Twist and shout: Rubik’s Cube continues to puzzle 40 years later

The world’s best-selling toy is 40 years old.

The first Rubik’s cube was created in 1974 by Erno Rubik, a professor of architecture in Budapest, Hungary. Then known as the “Magic Cube,” it took its creator more than a month to solve originally. After a worldwide distribution deal was reached in 1979, the world got to try it’s luck. With around 350 million cubes having been sold around the world and an estimated one in seven people alive having played with the puzzle, the colors of its success are not difficult to decipher.

The goal of the Rubik’s Cube is easy enough on paper: each of the 3x3x3 cube’s six sides must end up having all nine squares be one color. To get there, however, one must twist the puzzle in several different ways until that goal is achieved — a goal Rubik had trouble convincing people was possible.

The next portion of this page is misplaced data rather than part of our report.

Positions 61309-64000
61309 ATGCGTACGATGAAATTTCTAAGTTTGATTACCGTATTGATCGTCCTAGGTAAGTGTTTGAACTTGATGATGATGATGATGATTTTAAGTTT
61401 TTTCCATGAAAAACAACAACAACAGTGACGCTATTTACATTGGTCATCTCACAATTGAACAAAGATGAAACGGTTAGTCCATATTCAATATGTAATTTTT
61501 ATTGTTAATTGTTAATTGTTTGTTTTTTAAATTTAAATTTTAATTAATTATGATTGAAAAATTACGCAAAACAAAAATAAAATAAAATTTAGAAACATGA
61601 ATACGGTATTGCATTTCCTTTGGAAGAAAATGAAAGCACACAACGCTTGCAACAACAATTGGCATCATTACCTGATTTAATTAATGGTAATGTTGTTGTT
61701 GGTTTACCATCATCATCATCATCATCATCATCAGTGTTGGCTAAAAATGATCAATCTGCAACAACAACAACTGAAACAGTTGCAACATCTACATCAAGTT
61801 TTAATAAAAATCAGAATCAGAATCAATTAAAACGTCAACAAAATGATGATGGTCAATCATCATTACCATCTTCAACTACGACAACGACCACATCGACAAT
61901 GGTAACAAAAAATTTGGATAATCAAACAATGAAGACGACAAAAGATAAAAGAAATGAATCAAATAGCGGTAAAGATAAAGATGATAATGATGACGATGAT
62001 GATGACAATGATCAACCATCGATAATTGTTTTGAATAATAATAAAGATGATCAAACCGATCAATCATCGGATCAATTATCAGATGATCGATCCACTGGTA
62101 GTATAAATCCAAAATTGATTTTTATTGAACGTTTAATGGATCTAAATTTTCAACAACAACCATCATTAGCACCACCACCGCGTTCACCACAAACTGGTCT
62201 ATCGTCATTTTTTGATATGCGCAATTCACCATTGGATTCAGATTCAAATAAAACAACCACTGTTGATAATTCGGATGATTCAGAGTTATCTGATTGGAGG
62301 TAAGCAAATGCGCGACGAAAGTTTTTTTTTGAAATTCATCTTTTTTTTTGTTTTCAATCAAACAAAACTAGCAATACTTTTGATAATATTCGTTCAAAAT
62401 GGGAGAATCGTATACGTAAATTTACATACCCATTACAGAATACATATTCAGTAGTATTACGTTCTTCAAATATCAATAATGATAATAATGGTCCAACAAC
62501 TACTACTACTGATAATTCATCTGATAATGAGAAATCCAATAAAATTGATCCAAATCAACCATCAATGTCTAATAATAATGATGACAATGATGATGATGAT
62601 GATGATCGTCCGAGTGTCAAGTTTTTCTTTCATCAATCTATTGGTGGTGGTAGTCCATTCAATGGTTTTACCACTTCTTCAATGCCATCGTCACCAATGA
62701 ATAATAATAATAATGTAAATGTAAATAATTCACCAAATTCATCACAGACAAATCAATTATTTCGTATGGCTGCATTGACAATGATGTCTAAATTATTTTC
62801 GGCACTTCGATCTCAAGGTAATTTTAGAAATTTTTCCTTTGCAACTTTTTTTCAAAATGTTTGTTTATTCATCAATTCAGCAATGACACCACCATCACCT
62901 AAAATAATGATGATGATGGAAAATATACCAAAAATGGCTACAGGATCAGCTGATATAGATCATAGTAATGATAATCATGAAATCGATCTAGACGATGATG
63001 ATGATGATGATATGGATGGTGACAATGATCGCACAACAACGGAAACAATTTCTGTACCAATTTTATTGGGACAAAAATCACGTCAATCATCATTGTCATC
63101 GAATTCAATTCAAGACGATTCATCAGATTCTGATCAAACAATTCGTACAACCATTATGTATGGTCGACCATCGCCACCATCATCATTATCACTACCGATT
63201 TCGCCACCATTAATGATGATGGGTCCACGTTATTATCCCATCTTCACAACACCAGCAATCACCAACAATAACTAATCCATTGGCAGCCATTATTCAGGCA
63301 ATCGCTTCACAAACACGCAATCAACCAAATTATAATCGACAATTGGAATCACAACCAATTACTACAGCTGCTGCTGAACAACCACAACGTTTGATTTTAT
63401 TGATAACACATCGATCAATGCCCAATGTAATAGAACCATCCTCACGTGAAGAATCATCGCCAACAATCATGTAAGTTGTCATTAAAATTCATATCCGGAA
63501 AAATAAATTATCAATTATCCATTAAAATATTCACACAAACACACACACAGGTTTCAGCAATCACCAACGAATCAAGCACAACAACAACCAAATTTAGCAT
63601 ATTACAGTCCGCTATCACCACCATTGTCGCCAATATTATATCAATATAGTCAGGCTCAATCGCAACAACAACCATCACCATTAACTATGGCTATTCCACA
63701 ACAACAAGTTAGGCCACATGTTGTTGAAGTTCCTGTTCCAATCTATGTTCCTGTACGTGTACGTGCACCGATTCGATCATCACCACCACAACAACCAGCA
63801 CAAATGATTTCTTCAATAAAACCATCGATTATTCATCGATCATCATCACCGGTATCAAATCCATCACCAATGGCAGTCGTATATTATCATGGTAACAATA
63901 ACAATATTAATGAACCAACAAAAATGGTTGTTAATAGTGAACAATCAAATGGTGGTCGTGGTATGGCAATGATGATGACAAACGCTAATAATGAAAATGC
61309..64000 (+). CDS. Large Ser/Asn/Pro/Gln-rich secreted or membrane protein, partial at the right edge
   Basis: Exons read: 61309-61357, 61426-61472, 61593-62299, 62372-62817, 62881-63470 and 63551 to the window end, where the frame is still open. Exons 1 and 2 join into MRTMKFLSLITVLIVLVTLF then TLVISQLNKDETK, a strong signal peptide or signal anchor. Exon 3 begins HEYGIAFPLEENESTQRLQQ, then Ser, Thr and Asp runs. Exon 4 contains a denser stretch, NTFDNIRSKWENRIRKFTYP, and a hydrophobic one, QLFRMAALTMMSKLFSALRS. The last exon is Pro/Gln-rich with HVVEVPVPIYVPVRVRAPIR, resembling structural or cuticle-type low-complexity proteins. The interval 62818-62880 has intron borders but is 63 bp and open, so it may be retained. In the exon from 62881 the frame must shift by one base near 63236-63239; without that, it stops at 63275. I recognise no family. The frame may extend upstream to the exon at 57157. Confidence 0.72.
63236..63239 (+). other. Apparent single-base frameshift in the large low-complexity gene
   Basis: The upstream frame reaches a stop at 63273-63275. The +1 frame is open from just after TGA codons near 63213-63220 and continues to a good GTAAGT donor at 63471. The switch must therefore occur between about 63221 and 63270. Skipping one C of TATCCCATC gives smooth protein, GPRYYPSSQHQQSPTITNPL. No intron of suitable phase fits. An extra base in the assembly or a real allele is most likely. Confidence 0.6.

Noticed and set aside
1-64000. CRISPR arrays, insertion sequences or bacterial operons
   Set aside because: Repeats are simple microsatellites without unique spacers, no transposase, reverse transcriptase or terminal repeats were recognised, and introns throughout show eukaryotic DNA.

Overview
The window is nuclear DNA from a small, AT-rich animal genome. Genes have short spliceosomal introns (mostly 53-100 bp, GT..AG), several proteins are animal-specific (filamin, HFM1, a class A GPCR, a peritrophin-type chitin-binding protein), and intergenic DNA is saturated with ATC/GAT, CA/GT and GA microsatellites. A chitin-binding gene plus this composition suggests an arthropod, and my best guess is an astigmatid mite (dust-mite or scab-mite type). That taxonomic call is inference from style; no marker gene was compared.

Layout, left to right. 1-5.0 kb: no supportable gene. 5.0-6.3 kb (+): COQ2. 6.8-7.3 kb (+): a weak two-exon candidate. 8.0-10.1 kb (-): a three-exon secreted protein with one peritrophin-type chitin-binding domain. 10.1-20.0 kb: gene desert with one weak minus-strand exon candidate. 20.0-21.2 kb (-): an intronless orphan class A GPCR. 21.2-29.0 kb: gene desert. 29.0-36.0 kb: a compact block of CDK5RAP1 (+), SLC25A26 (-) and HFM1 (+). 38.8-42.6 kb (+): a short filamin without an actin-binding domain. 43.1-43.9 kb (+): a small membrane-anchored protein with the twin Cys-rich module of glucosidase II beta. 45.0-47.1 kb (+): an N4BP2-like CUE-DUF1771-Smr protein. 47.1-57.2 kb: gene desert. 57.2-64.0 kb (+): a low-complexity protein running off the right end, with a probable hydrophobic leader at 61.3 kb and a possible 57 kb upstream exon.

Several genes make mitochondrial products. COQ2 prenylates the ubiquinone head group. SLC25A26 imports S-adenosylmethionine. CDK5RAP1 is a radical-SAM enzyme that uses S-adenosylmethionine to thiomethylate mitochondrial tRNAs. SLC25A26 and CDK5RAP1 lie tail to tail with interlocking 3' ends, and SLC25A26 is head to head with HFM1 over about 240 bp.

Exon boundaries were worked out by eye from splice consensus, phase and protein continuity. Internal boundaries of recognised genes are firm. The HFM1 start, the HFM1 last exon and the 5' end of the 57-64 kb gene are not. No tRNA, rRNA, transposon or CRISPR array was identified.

“I made something I found interesting and my idea was, ‘It’s good and I wanted to share it with other people,'” said Rubik in the leadup to the launch of a Rubik’s Cube exhibition in Jersey City, N.J. “I was not thinking about the size of the popularity and that kind of thing. It’s happened because of the cube, not because of me.”

Forty years after its debut, one can find cube speed runs, robots designed to solve the puzzle and even an international governing body dedicated to keeping world records and overseeing competition.

Still aching to solve the puzzle without resorting to peeling off and rearranging the colored stickers? Rubik’s Cube’s official website has your guide.

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